A play partner (to me) is something more. It’s a friendship that exists outside the confines of rope. It means meals together or movies and laughter and conversation that has nothing to do with rope . It’s connectivity on multiple levels. There’s a level of care, consideration, and enjoyment of time spent together.
There’s a tenderness to it. There has to be, because I like mean rope – so there has to be tenderness on the other side of that.
It’s a relationship.
Minus the sex.
You know, like marriage.
See, the right type of person – the right type of connection – would have laughed at that joke.
Anyway, this isn’t a statement of intention to go out in search of this connection. This is a public declaration of my motives for considering it. Much like my state of being prior to meeting the man I now love – I am in a good place in my life where not much is needed.
But if someone who happens to connect well with me were to come into my life and have an interest in pursuing this….I’d probably, carefully and slowly, give it a chance.
Rope and Photo by @mister_bacon_, my first ropey play partner. 🙂
“Bear down on it,” he ordered. I was naked and collared, on my hands and knees at the foot of the four-poster bed, around the leg of which he’d used a thigh harness to strap a large, purple phallus at the exact height required for my impalement.
Just kidding. I’m not telling that story yet. I have things I want to say, but the people I want to share these thoughts with are the ones would only get this far into my essay hoping for more of that story.
I’m talking about the people who put up walls and tune out when certain words are uttered. They respond to words like “privilege” and “patriarchy” like I do to words like “prayer” and “God.”
Those are words that make me uncomfortable. They’re the words that expose the bias I have against all organized religion and religious people that’s similar to the bias our current administration has against people who are Muslim or brown in general.
Religious people frighten me because of the atrocious things done in the name of religion throughout humanity’s history. But, I remind myself that #notall religious people are power-hungry, hypocritical, selfish, and hate-filled people. That’s what separates me from this administration and its followers: I wouldn’t kick all religious people out of my country – but I admit that I sometimes fantasize about what this world might be like if nobody had ever invented religion.
So, here I want to share my thoughts on so many of the subjects that would include words like “privilege” and “patriarchy” and “equality” and “marginalized” and “personal agency” and “women,” and I know that the people I want to reach have already bailed.
They don’t want to be made to feel guilty.
But that’s the thing. I’ve found in my own life that digging in at the things that inspire icky feelings like guilt or resentment has been the first step in my moving past those feelings. Similar to how it works in the final stage of mourning, it’s acceptance. Those of us who cling to the #NotAll when we’re feeling lumped in with a group that does bad things need to lean into the discomfort of being seen as #OneOf and make a conscious choice to listen to those who have been affected.
That’s it. Just listen. Don’t argue. Don’t #NotAll. Just hear out the people whose words bring up those yucky feelings and try to empathize. If there’s something you don’t understand, ask the question – respectfully. And if they don’t want to answer it?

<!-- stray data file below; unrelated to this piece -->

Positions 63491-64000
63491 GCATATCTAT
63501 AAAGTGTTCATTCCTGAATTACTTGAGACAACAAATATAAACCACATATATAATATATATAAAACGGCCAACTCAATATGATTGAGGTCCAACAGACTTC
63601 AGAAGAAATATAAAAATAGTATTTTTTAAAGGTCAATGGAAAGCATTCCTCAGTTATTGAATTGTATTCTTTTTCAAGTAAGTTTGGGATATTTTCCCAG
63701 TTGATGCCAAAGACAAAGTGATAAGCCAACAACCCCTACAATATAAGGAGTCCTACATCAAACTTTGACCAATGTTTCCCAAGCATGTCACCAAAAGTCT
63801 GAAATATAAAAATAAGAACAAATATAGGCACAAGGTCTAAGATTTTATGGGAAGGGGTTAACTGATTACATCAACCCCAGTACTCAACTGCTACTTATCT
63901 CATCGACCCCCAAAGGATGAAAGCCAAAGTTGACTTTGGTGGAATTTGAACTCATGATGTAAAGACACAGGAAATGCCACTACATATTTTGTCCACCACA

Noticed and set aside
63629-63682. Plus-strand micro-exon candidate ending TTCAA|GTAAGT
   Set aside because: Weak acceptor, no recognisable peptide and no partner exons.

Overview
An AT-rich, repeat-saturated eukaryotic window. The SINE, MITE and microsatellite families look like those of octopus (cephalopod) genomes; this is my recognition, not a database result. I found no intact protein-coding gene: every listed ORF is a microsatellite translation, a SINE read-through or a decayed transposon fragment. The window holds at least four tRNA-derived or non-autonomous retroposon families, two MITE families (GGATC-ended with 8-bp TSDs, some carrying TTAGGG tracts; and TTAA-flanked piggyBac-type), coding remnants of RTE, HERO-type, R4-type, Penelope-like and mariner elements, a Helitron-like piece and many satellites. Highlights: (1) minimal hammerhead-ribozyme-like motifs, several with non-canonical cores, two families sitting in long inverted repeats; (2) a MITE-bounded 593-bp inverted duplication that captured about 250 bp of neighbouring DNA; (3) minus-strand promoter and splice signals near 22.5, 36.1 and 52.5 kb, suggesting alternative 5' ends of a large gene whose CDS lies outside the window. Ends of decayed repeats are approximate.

Then keep making an effort to listen. Go in search of the answers by others who have already shared their truths with the world. All the answers are out there.
Eventually you might discover that there have been some instances in which you didn’t do all you could to help their cause because it was easier for you not to, and that the only person that’s making you feel guilty is you.
All guilt ever did for me was two things: 1) make me feel resentful, and 2) make me react defensively.
But after I decided to confront that discomfort and take ownership over my part in these things, the guilty feelings started to erode. You don’t have to take the blame for the continued existence of all the isms and the phobias: just recognize the areas where you have inherited an advantage and accepted it without question. Once you do that, you might find yourself able to let go of the guilt and start taking action to help our shared society move past this.
Listen – not everyone’s gonna welcome you as an ally. You just have to do your best to be the best version of a human being you can be. But don’t cut corners – if you are able to tune out the injustices of the world, that’s evidence of your privilege. If you choose to tune it out, then that’s when you are part of the problem.
This from someone who tuned it all out in the wake of her husband’s unexpected death because she couldn’t handle negative information. I recognized my privilege. I know why I did it. I would counsel someone struggling with that degree of trauma to do the same.
But not everybody can. There are people whose lives and livelihoods are constantly under siege and have been for a long, long time. They don’t have the privilege of tuning out injustice, because it is part of their daily lives.
So I won’t tune it out. Not anymore. Not because I feel guilty, but because I feel it’s right.
That’s not the same as disconnecting for a night and focusing on the things that bring me joy for a few hours. That’s self-care. Deciding that I’m just not going to think about, talk about, or pay attention to politics at all, or go pretend I’m still ignorant of the issues facing marginalized groups? That’s tuning it out.
The people who have read this far already grasp this. As soon as this post was not about the time I was ordered on all fours to be fucked from behind by my bedpost while my lover knelt before me and jackhammered his lust into my hungry and willing mouth, the ones I wanted to reach had already tuned out.
But those of you who stuck it out this far, at least get to know how that story ended 🙂